Day

May 2, 2018

The country’s tiniest falcon—the stunning American kestrel—is declining throughout the United States, and California seems especially hard hit: Kestrel numbers during the Golden Gate Raptor Observatory’s annual autumn migration counts declined from nearly 800 in 1997 to just 300 in 2017.

“Kestrels in California have been on a long downward trend since 1950 at least,” says GGRO Director Allen Fish, citing several potential reasons for the decline, including predation by other raptors. Pesticides destroy important food sources for kestrels and also sometimes poison the birds themselves. Rodenticides and insecticides work their way up the food chain and cause secondary poisoning, as do heavy metals like selenium, mercury, and lead. Loss of nesting sites is another problem: kestrels are cavity nesters and...
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Though a tiny and low-lying treatment plant on the San Leandro shore is facing increasing regulation of nutrients and rising sea levels, it’s got a path to adaptation thanks to the region’s taxpayers.

This April, the San Francisco Bay Restoration Authority awarded the first round of Measure AA grants, including $539,000 for San Leandro’s water pollution control plant. The plant, which is surrounded by blue- and white-collar communities, recently completed upgrades that allow the repurposing of a retired treatment pond. The money will pay for plans, designs, and permit applications necessary to convert the pond to a wastewater treatment marsh and buffer zone between the plant and the advancing Bay—a critical improvement, since...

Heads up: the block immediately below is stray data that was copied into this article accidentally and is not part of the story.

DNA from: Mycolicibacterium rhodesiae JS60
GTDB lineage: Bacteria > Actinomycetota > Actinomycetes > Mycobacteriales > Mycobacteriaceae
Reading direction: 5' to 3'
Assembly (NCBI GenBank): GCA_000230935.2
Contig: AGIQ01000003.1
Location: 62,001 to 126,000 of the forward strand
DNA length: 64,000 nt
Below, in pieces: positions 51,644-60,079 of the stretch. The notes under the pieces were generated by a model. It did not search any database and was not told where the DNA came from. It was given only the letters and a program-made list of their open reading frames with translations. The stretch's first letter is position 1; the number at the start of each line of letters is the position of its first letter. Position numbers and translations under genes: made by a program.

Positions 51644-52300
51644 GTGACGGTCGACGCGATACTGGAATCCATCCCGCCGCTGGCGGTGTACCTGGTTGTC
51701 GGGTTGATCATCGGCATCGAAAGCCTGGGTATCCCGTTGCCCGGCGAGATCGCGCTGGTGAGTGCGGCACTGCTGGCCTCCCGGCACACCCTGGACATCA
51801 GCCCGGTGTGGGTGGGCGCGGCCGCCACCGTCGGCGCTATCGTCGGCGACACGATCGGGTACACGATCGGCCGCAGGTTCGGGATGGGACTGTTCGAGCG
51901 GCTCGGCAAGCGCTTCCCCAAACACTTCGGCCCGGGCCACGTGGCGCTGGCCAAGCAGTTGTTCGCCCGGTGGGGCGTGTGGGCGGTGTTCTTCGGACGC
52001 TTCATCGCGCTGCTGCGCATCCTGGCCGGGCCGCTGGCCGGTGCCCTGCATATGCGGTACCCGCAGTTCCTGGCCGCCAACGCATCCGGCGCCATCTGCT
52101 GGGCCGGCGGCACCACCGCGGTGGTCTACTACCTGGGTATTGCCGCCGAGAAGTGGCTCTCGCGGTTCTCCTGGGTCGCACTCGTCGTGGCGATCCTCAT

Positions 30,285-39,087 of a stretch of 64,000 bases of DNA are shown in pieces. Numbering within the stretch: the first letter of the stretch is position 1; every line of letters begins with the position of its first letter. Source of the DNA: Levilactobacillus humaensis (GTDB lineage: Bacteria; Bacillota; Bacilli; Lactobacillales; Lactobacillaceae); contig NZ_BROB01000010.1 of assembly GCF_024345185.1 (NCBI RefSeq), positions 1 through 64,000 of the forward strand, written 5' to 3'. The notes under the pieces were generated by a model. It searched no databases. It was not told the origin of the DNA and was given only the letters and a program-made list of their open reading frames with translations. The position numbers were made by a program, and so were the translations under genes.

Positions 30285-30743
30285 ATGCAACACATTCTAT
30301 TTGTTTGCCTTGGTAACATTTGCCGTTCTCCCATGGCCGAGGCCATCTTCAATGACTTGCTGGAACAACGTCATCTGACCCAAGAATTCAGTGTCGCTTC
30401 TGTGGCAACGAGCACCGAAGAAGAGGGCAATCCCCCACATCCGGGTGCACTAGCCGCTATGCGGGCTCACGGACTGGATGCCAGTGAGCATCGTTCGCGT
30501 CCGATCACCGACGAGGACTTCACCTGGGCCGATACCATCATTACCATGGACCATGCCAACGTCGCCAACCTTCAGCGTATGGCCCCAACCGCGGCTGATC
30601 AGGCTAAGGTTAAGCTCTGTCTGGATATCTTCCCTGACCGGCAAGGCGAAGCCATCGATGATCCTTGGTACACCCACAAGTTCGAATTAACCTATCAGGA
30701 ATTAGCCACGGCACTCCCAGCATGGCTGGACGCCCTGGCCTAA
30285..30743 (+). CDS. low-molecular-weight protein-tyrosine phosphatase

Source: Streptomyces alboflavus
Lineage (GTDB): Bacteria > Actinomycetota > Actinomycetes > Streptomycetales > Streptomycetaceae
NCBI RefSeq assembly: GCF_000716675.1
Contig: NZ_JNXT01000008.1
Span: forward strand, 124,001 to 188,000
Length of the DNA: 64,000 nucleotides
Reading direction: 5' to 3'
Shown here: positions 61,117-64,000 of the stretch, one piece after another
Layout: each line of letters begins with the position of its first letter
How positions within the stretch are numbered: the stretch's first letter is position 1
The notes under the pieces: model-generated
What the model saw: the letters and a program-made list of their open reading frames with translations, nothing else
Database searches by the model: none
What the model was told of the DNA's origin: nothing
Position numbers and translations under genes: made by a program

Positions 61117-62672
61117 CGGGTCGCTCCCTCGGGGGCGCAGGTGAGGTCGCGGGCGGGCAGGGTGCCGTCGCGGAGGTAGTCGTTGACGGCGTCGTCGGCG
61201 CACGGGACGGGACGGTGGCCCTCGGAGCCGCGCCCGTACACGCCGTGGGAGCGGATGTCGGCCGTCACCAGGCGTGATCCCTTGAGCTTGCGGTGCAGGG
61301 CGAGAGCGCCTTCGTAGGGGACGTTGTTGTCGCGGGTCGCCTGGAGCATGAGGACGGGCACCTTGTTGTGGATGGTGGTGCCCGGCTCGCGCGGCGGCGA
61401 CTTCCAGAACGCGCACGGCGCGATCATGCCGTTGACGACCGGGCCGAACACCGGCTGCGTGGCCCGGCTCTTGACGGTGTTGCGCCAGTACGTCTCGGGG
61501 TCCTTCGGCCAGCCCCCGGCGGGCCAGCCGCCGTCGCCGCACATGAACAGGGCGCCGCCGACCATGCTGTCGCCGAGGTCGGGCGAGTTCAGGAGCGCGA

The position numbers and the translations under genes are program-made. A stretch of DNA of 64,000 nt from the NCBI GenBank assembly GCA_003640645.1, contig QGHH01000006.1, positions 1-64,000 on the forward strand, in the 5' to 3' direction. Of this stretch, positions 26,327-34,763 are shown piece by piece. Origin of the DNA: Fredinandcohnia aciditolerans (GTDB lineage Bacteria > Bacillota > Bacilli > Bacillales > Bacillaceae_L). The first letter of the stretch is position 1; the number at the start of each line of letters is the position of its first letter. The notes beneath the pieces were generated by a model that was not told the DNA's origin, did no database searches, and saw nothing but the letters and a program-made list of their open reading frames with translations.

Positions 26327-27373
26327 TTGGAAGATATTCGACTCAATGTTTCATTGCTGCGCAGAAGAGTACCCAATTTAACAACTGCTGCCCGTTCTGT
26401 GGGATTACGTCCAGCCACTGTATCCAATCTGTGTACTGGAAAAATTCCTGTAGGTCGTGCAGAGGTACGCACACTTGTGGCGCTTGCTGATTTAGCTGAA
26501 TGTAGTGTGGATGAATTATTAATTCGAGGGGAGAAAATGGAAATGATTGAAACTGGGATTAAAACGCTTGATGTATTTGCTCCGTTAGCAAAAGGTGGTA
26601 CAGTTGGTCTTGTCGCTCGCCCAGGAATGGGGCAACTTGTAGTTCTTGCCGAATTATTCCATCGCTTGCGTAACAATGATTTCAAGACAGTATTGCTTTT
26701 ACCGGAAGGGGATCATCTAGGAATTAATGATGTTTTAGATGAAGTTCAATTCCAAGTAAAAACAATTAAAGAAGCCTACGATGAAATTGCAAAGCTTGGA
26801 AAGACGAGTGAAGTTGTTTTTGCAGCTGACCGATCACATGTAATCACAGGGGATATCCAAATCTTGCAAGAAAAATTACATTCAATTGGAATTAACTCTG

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Updated guidance synthesizing the best available science on sea-level rise projections and rates for California—including advances in modeling and improved understanding of the potential impact of ice loss from the Greenland and Antarctic ice sheets—is now available from the California Ocean Protection Commission.

The State of California Sea-Level Rise Guidance 2018 Update is the second update to guidance originally released in 2010. It is based on the scientific findings of the OPC Science Advisory Team’s 2017 report, “Rising Seas in California: An Update on Sea-Level Rise,” which noted among other findings that California may be particularly vulnerable to sea level rise stemming from ice loss in Antarctica. The guidance “provides a bold, science-based methodology for state and local governments to analyze and assess...
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Nutria — giant South American rodents—are breeding in the San Joaquin Valley and are on the brink of invading the Delta, where they could wreak havoc, as they have done in Louisiana, Chesapeake Bay and the Pacific Northwest.

According to the California Department of Fish and Wildlife, nutria have extremely destructive feeding habits that often lead to severe soil erosion, in some cases converting marsh to open water. Nutria also burrow into banks and levees, creating complex dens that extend as much as 6 meters deep and 50 meters into the bank, often causing severe streambank erosion, increased sedimentation, levee failures, and roadbed collapses. The rodents, which can weigh more than 20 pounds and are often mistaken for...